by: Nathaniel Parker Willis (1806-1867)

      HE waters slept. Night's silvery veil hung low
      On Jordan's bosom, and the eddies curled
      Their glassy rings beneath it, like the still,
      Unbroken beating of the sleeper's pulse.
      The reeds bent down the stream: the willow leaves
      With a soft cheek upon the lulling tide,
      Forgot the lifting winds: and the long stems
      Whose flowers the water, like a gentle nurse
      Bears on its bosom, quietly gave way,
      And leaned, in graceful attitude, to rest.
      How strikingly the course of nature tells
      By its light heed of human suffering,
      That it was fashioned for a happier world.
      King David's limbs were weary. He had fled
      From far Jerusalem: and now he stood
      With his faint people, for a little space,
      Upon the shore of Jordan. The light wind
      Of morn was stirring, and he bared his brow,
      To its refreshing breath; for he had worn
      The mourner's covering, and had not felt
      That he could see his people until now.
      They gathered round him on the fresh green bank
      And spoke their kindly words: and as the sun
      Rose up in heaven, he knelt among them there,
      And bowed his head upon his hands to pray.
      Oh! when the heart is full,--when bitter thoughts
      Come crowding thickly up for utterance,
      And the poor common words of courtesy,
      Are such a very mockery--how much
      The bursting heart may pour itself in prayer!
      He prayed for Israel: and his voice went up
      Strongly and fervently. He prayed for those,
      Whose love had been his shield: and his deep tones
      Grew tremulous. But, oh! for Absalom,--
      For his estranged, misguided Absalom,--
      The proud bright being who had burst away
      In all his princely beauty to defy
      The heart that cherished him--for him he poured
      In agony that would not be controlled
      Strong supplication, and forgave him there,
      Before his God, for his deep sinfulness.
      * * *
      The pall was settled. He who slept beneath,
      Was straightened for the grave: and as the folds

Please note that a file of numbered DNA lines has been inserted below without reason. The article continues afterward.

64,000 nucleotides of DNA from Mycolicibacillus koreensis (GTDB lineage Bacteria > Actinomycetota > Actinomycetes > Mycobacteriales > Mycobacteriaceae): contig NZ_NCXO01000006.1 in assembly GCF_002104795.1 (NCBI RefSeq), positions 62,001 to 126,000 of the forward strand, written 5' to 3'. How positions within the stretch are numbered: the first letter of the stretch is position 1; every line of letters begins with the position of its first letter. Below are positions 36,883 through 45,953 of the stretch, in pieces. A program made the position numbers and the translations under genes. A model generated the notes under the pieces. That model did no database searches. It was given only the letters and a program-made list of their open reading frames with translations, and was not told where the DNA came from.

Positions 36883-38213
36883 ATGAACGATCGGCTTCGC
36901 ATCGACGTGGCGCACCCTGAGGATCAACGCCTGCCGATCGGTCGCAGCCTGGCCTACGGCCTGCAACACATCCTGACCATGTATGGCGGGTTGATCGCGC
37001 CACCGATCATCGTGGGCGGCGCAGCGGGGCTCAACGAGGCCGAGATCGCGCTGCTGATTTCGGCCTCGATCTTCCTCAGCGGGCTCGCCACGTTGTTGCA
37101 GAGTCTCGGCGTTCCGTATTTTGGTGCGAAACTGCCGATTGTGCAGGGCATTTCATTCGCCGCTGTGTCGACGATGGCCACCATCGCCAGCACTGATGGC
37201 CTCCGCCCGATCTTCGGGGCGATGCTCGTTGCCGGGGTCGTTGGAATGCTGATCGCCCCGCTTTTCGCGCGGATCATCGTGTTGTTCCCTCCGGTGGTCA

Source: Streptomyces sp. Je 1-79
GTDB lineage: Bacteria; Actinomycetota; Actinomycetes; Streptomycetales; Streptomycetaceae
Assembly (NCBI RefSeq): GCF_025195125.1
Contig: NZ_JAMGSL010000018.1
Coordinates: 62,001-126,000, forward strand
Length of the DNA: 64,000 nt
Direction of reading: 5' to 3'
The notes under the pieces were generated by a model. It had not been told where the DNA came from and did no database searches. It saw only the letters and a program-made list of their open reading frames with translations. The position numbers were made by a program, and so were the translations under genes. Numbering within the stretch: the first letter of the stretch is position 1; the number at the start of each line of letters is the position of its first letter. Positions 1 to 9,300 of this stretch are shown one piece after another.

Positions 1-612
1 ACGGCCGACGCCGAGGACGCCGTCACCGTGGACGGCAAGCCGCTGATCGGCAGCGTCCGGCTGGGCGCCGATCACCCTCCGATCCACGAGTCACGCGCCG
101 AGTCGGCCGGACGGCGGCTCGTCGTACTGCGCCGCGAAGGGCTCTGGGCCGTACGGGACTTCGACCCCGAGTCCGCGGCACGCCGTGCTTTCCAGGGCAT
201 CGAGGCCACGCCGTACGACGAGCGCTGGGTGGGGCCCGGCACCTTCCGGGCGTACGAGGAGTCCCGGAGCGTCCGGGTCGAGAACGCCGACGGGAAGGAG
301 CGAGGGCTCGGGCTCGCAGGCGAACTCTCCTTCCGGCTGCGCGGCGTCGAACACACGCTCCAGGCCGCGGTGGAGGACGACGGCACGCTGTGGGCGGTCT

Sank to the still proportions, they betrayed
      The matchless symmetry of Absalom.
      He hair was yet unshorn, and silken curls
      Were floating round the tassels as they swayed
      To the admitted air, as glossy now
      As when, in hours of gentle dalliance, bathing
      The snowy figures of Judea's girls.
      His helm was at his feet: his banner soiled
      With trailing through Jerusalem, was laid,
      Reversed, beside him: and the jeweled hilt
      Whose diamonds lit the passage of his blade,
      Rested like mockery on his covered brow.
      The soldiers of the king trod to and fro,
      Clad in the garb of battle; and their chief,
      The mighty Joab, stood beside the bier,
      And gazed upon the dark pall steadfastly,
      As if he feared the slumberer might stir.
      A slow step startled him. He grasped his blade
      As if a trumpet rang: but the bent form
      Of David entered, and he gave command
      In a low tone to his few followers,
      And left him with his dead. The King stood still
      Till the last echo died; then, throwing off
      The sackcloth from his brow, and laying back
      The pall from the still features of his child,
      He bowed his head upon him, and broke forth
      In the resistless eloquence of woe:
      "Alas! my noble boy! that thou should'st die,--
      Thou who wert made so beautifully fair!
      That death should settle in thy glorious eye,
      And leave his stillness in this clustering hair--
      How could he mark thee for the silent tomb,
      My proud boy, Absalom!
      "Cold is thy brow, my son! and I am chill
      As to my bosom I have tried to press thee--
      How was I wont to feel my pulses thrill,
      Like a rich harp string, yearning to caress thee--
      And hear thy sweet 'My father,' from these dumb
      And cold lips, Absalom!
      "The grave hath won thee. I shall hear the gush
      Of music, and the voices of the young:
      And life will pass me in the mantling blush,
      And the dark tresses to the soft winds flung,--
      But thou no more with thy sweet voice shalt come
      To meet me, Absalom!
      "And, oh! when I am stricken, and my heart
      Like a bruised reed, is waiting to be broken,
      How will its love for thee, as I depart,
      Yearn for thine ear to drink its last deep token!
      It were so sweet, amid death's gathering gloom,
      To see thee, Absalom!
      "And now, farewell! 'Tis hard to give thee up,
      With death so like a gentle slumber on thee;
      And thy dark sin--oh! I could drink the cup
      If from this woe its bitterness had won thee.
      May God have called thee, like a wanderer, home,
      My lost boy, Absalom!"
      He covered up his face, and bowed himself
      A moment on his child: then giving him
      A look of melting tenderness, he clasped
      His hands convulsively, as if in prayer:
      And as if strength were given him of God,
      He rose up calmly and composed the pall
      Firmly and decently,--and left him there,
      As if his rest had been a breathing sleep.

"Absalom" is reprinted from One Hundred Choice Selections. Ed. Phineas Garrett. Philadelphia: Penn Publishing Co., 1897.




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